Dolores Moran Poster


Jump to: Overview (3) | Mini Bio (1) | Spouse (1) | Trivia (7)

Overview (3)

Date of Birth 27 January 1926Stockton, California, USA
Date of Death 5 February 1982Woodland Hills, Los Angeles, California, USA  (cancer)
Birth NameDelores J. Moran

Mini Bio (1)

Better known for her scandalous private life than for her mild film input, the story goes that blonde, extremely well-endowed Dolores Moran was checked out at an annual Sacramento Elks Lodge picnic in 1941 by a Warner Brothers talent scout in the early 40s and a starlet was born.

Born in Stockton, California in 1924, this bombshell looker, a one-time drive-in car hop, had started collecting beauty titles as a teen ("Queen of the Butte County Fair") by the time the major studio took notice of her and signed her up. The studio immediately promoted the darker-haired-now-platinum blonde as a WWII pin-up and her cover-girl appearances on magazines became a favorite with GI soldiers.

From 1942 Dolores would start out as set decoration (including Yankee Doodle Dandy (1942)) and would typically be utilized in small, decorative film parts. She achieved a bit of distinction, or perhaps distraction, in a couple of larger roles -- Bette Davis and Miriam Hopkins' tearjerker Old Acquaintance (1943), Bogie and Bacall's To Have and Have Not (1944), and Jack Benny's The Horn Blows at Midnight (1945).

Dolores' reputation of having affairs with married film heavyweights had already preceded her by the time the 22-year-old began dating 42-year-old producer Benedict Bogeaus, who was married to starlet Mimi Forsythe at the time. Bogeaus divorced his wife and married Moran in late 1946. Two years later Dolores bore him a son. Sadly, in 1952, Bogeaus' former wife committed suicide.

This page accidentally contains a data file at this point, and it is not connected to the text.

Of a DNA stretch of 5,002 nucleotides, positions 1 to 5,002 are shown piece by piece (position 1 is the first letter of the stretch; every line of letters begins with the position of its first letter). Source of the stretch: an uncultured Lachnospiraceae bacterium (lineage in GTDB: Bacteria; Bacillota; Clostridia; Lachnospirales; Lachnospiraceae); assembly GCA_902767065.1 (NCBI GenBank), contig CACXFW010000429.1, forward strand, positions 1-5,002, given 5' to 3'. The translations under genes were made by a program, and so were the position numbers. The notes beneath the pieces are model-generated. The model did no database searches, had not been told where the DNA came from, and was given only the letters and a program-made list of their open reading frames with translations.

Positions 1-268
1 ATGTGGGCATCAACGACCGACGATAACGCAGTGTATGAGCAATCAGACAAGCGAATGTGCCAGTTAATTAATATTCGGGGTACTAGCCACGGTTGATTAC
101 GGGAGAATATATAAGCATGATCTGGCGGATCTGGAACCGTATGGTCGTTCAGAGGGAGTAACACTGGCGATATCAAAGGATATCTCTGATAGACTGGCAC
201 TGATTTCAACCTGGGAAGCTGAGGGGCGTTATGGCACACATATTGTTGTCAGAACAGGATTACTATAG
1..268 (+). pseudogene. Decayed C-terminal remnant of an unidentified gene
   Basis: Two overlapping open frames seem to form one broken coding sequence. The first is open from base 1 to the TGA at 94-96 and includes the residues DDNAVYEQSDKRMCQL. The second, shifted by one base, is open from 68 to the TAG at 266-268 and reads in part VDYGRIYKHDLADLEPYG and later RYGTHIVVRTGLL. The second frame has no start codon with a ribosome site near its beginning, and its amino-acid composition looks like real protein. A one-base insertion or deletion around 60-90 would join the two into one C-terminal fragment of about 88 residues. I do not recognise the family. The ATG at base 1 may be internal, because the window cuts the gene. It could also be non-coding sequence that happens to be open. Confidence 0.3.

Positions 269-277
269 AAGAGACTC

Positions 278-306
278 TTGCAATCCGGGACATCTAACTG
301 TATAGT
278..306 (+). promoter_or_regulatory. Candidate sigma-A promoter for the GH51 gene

Secondary roles followed for Moran with Too Young to Know (1945) and the film noir The Man I Love (1947). Dolores first worked with her producer/husband in the film Christmas Eve (1947). Her film career sagged after that as her Svengali-like husband insisted she appear strictly in his pictures from Johnny One-Eye (1950) and Count the Hours (1953) to her last as a burlesque queen in Silver Lode (1954), often giving her roles that showed off her "bad girl" image. In between she appeared on TV: "Dangerous Assignment," "My Hero" and Mr. & Mrs. North".

The turbulent marriage of Dolores and Benedict finally came to an end in 1962. Moran decided to lay low after this and, as such, little was heard about her until newspapers reported her death from cancer at age 58 in 1982.

- IMDb Mini Biography By: Gary Brumburgh / gr-home@pacbell.net

Spouse (1)

Benedict Bogeaus (1946 - 1962) (divorced) (1 child)

Trivia (7)

Had one son who later became a successful businessman.
Popular cover girl on "Yank, The Army Weekly" during 1943 and 1944.
During WWII, "Flying Tiger" pilots tagged pinup-favorite Dolores their "Tiger Girl".